The Longest Crawl Paperback – 3 Jul 2006
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Marchant's comic view of boozing is a delight. -- Sunday Times
Marvellous... hugely entertaining... veined with self-deprecating humour. -- The Times
From the Author
Q&A with Ian Marchant
Why did you set out on this journey of yours? And tell us a little about your strategy to get from a) St Agnes to b) Unst?
Well, I did the journey from ignorance; from curiosity if you prefer. I just realised that pubs were so familiar that we could hardly see them anymore. Pubs are so familiar, in fact, that everyone is an expert on them. I thought of doing an appendix, called the 100 Best Pubs Ive Never Been To But People Tell Me I Should Have. I hope that I unearthed some unfamiliar sights; not least the islands of St. Agnes and Unst, the first and last places in Britain. I regard people who go merely from Lands End to John O Groats as lightweights.
Is the notion of pub "culture" a very British idea, do you think?
Very British. English, even, since pubs in Scotland are utterly different, and large parts of Wales were dry until very recently. They are also very male; some of the moral panic in the press about drinking is because women have been seen publicly drunk for the first time since the Gin Fever of the Eighteenth Century; and respectable girls dont get falling over drunk.
Are you or were you ever tempted to jack it all in and become a landlord?
Incredibly, yes. Its the worst gig on earth, but I still fancy a go. The pub Id most like to run is The Baltasound Hotel, the last pub in Britain. I have a mad plan to make it lively, interesting, welcoming for locals and tourists alike; all I need is three hundred grand.
The Pub quiz forms a significant part of your affection for boozers. Explain the appeal to those not familiar with this most dynamic of pastimes.
I used to work in a bookmakers shop. My old boss said to me once that there is no such thing as useless knowledge. In order to demonstrate how facile this statement was, I asked him which racecourse was both the most southerly and westerly in Britain. He called me a word which hates women, (bookmakers shops are not terribly refined places, Im afraid.) Fifteen years later, Im sitting in a pub quiz, and up comes the question; What is the most southerly and westerly racecourse in Britain? Newton Abbot, I say. The quiz was won, and my old gaffer was vindicated; there really is no such thing as useless knowledge. Pub quizzes exist in order to ensure this is true. Pub quiz is a thing of beauty. It should be in the 2012 Olympics.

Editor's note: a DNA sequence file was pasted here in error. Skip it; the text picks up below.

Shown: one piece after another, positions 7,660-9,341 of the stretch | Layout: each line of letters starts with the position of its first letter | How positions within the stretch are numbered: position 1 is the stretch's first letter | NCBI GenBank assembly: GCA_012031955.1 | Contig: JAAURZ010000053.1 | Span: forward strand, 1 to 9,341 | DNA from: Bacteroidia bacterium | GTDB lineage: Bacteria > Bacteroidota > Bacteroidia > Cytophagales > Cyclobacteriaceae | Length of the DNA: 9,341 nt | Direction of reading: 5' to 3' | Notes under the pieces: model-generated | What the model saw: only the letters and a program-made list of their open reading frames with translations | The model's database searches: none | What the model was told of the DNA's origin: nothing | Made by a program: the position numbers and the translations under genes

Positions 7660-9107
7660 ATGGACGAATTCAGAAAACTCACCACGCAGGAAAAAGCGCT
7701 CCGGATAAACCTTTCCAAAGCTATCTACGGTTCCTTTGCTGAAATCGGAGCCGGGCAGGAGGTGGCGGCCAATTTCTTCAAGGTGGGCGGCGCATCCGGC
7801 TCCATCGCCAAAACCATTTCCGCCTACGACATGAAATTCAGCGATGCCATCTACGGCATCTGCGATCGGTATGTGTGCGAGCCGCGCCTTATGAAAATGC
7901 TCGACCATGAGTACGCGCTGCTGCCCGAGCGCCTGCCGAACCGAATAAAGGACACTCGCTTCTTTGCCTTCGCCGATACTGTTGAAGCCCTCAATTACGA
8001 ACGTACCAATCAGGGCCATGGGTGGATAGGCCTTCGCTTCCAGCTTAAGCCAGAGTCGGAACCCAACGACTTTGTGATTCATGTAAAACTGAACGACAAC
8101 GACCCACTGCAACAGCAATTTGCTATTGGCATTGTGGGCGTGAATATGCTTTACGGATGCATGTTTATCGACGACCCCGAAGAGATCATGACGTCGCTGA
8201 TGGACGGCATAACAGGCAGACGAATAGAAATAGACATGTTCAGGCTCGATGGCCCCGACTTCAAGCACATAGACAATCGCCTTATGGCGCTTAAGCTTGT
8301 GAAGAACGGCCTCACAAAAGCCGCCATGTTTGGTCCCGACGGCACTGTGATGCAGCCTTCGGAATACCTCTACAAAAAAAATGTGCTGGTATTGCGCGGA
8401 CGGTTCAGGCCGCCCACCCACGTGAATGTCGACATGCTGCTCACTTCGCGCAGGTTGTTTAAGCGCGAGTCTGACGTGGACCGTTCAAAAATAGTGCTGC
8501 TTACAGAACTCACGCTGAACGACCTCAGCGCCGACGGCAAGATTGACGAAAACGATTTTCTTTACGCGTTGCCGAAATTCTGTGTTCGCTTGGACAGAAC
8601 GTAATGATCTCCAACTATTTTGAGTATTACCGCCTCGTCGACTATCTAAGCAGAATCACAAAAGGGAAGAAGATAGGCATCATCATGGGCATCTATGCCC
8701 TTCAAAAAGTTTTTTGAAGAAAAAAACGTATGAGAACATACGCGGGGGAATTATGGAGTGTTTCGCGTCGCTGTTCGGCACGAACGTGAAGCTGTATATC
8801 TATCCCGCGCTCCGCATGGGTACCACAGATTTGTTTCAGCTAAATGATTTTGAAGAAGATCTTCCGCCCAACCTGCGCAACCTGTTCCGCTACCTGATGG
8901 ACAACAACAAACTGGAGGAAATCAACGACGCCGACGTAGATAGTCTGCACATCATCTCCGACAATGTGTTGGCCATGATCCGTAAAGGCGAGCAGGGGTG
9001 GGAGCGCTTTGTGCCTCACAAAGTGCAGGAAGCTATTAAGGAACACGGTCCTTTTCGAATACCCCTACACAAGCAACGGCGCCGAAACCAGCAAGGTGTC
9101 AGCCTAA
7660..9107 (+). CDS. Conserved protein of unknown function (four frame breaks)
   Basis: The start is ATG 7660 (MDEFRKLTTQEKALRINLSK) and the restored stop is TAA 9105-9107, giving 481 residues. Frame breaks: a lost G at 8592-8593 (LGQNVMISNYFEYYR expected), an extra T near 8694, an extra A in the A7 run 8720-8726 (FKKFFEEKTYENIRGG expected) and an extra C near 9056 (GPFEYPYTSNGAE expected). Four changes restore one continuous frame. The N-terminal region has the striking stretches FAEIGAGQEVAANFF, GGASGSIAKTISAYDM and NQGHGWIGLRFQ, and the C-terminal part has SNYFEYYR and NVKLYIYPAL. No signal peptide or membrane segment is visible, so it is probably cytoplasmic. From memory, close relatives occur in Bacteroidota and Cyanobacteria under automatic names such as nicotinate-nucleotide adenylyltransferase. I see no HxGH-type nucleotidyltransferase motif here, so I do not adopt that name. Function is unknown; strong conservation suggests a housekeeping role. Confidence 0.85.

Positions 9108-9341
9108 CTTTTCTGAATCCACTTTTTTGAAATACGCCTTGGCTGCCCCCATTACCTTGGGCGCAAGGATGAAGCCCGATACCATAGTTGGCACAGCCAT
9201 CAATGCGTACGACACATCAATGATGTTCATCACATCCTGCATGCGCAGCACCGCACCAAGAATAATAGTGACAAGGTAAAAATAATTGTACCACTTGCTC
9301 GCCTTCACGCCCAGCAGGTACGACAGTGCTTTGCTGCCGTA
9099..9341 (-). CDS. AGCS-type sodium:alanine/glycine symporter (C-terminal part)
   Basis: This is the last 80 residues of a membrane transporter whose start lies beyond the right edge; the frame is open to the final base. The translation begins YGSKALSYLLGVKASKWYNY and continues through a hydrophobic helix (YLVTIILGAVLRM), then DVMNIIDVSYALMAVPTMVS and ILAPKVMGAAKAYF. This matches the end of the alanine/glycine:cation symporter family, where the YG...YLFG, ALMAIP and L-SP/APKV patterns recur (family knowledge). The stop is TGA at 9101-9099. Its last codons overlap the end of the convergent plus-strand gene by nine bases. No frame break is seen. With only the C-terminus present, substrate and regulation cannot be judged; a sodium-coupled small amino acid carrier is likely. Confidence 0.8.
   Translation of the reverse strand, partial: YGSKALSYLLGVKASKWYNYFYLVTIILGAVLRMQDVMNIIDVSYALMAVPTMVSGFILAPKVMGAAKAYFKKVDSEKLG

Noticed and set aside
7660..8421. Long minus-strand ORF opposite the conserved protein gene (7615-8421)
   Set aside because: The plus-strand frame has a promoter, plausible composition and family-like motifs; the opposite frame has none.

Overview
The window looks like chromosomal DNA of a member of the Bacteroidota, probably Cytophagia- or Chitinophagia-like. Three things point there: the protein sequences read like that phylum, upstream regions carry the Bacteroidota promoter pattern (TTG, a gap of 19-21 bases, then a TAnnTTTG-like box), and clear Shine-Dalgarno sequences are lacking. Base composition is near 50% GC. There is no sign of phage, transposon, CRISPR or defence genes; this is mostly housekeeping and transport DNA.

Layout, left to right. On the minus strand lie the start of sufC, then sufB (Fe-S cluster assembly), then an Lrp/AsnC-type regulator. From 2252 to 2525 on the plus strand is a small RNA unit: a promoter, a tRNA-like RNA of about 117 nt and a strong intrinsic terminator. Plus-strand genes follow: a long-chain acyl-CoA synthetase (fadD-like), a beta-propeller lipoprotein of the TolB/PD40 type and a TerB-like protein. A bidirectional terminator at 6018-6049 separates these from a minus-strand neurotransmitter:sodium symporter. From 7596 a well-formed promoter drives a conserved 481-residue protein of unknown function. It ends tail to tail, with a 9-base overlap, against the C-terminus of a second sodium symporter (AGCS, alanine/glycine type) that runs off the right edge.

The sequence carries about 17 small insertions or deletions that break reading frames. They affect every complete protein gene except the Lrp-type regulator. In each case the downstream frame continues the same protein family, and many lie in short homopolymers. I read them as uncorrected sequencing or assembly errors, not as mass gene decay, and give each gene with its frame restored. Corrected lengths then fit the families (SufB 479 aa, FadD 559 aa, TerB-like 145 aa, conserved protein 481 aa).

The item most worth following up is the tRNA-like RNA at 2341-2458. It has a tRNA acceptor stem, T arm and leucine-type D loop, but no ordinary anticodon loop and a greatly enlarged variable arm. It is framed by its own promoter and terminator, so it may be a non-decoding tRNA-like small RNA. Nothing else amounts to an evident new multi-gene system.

Do you have a favourite pub from among the (how many was it you visited?)
We visited about 125 pubs in the month we were away,; 100 are mentioned by name in the book. My joint favourites are The Duke of Yorks in Iddesleigh, Devon, and The Yorkshire House, in Lancaster.
Did you discover anything along the way that surprised you?
Everyday. Thats why we go traveling, I think. Even when we are traveling to places that have already been discovered, and on even our most everyday journeys there are surprises round every corner.
Is there a sense that pub culture is on the rise (Michelin starred pub restaurants and so on) or on the decline (meathead bouncers outside high street pubs in town centres
) or is that misunderstanding the idea of "pub culture"?
Pub Culture changes like any culture over time, and a good thing too. Its up to the participants in any culture to make sure that change is welcome and positive. The idea of Orwells Moon Under Water, with its heavy Victorian interior of polished mahogany and mirrors, where homely barmaids pull nut brown pints of foaming ale and serve liver sausage sandwiches has had a grip on the pub mans imagination for sixty years, and perhaps its time is passing. I think we need to make a place at the bar for the pub woman, and pub children. Thats why the books subtitle is A Childs Treasury of Booze.
How drunk did you get on the journey?
Well, the idea was to desensationalise drinking; to remind people that moderate drinking is a thing of beauty, and that alcohol, whilst a powerful drug, can be used sensibly and responsibilty .
And, er, we got very very drunk. About one night in three
You seem to suggest that British literature is irrevocably linked to drinking culture (and vice versa). In what way?